Independence Day on disputed island "symbolic" of PH foreign policy- Palace

ABS-CBN News

Posted at Apr 07 2017 04:11 PM | Updated as of Apr 07 2017 04:21 PM

MANILA - President Duterte's plan to mark Independence Day at a Philippine-occupied island in the disputed South China Sea reflects the country's pursuit of an independent foreign policy, Malacañang said Friday. 

In a statement, the Palace cited the significance of commemorating the country's 119th Independence Day on Pag-asa Island, part of the Kalayaan Island Group some 528 kms off Palawan. 

The military has long maintained a detachment on the island, which has a runway, a school and a civilian community belonging to Kalayaan town.

"The President recently announced plans to improve and implement the Pag-asa Development Plan, which includes nine areas. This is part of his mandate to serve the best interests of the nation," said Presidential spokesperson Ernesto Abella. 

"It will be significant that it will be the first time a President visits and commemorates independence day in this municipality. It will also be symbolic of our independent foreign policy," he added. 

He said the government remains committed to "the development of these islands for the benefit of our citizens thereat."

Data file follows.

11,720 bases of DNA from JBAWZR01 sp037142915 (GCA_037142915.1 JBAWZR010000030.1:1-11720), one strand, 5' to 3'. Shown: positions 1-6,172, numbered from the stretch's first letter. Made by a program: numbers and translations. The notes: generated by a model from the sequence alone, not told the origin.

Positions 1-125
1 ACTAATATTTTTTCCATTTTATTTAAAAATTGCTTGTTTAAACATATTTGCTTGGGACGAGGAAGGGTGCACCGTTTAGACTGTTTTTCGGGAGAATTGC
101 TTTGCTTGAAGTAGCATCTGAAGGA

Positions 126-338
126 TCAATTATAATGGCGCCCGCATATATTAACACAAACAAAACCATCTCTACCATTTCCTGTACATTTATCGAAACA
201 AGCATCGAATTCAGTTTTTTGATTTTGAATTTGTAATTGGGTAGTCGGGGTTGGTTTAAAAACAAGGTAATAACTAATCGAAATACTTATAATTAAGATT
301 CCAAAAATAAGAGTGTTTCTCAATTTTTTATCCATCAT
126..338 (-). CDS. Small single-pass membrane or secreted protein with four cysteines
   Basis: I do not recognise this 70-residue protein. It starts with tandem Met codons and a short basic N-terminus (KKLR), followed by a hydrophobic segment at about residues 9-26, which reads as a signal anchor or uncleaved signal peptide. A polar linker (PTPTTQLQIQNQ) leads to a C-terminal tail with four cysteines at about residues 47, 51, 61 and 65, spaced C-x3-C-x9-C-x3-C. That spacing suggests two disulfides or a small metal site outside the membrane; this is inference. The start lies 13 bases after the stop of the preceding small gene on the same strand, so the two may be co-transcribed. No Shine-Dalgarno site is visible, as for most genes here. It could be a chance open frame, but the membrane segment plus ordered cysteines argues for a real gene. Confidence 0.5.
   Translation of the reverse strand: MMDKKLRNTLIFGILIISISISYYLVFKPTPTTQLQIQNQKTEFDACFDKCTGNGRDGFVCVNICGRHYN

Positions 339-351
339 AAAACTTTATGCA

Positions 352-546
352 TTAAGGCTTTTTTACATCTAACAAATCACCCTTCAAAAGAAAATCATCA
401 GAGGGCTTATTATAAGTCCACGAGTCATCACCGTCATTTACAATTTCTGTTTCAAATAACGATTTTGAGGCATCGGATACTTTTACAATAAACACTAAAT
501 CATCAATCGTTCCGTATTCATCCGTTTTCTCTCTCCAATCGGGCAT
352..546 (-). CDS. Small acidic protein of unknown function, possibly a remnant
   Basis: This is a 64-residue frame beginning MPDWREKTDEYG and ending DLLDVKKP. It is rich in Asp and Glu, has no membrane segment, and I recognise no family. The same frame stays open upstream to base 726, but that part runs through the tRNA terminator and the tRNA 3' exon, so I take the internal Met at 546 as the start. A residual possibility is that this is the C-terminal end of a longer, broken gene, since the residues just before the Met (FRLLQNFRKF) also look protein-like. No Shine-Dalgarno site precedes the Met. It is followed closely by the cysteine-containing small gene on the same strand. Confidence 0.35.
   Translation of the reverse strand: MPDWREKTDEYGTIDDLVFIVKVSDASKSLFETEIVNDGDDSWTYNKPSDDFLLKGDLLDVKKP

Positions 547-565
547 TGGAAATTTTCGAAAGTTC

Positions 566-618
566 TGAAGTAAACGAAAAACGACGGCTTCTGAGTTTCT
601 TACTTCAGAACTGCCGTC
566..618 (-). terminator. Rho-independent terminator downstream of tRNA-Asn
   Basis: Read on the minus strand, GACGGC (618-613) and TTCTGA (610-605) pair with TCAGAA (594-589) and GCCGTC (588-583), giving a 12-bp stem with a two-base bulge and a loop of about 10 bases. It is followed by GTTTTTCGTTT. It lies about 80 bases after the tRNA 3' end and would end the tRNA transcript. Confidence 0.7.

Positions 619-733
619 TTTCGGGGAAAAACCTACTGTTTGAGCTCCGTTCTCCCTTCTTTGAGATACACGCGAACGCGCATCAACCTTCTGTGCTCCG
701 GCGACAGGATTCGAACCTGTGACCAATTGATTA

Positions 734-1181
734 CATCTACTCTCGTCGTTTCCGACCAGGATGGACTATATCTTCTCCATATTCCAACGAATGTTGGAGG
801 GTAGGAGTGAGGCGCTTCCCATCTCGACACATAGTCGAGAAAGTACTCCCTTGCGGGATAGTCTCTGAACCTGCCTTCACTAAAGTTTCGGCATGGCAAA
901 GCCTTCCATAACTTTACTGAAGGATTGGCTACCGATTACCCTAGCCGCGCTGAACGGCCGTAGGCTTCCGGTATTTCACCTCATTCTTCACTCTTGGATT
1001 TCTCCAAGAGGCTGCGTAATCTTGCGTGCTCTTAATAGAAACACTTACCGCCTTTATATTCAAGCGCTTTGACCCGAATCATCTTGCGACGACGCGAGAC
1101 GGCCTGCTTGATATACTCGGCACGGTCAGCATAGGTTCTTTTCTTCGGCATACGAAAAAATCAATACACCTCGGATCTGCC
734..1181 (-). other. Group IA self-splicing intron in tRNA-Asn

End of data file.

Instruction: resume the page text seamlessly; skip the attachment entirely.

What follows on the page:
Duterte had on Thursday announced plans to visit Pag-Asa Island on June 12 to raise the flag there. He also ordered the military to occupy other islands in the disputed waters that are within the country's EEZ.

Abella said the President will come with local officials if the trip pushes through. 

"If he does push through, he will be accompanied by the governor, the three Palawan congressmen, and the leaders of the municipality of Kalayaan," he said. 

Previously, military generals and Supreme Court justices have visited Pag-asa Island.

The Philippines contends that the island is part of the West Philippine Sea, the country's exclusive economic zone (EEZ) in the South China Sea. 

China is claiming nearly all of the territories in the disputed resource-rich waters. It has ignored an international arbitral ruling invalidating its nine-dash line claim over the waters, a landmark decision the United Nations issued based on legal action the Philippines launched in 2013. 

Duterte's friendly stance towards China has signaled a thawing of long-frigid ties between Manila and Beijing. The two sides are set to sit down for talks in May.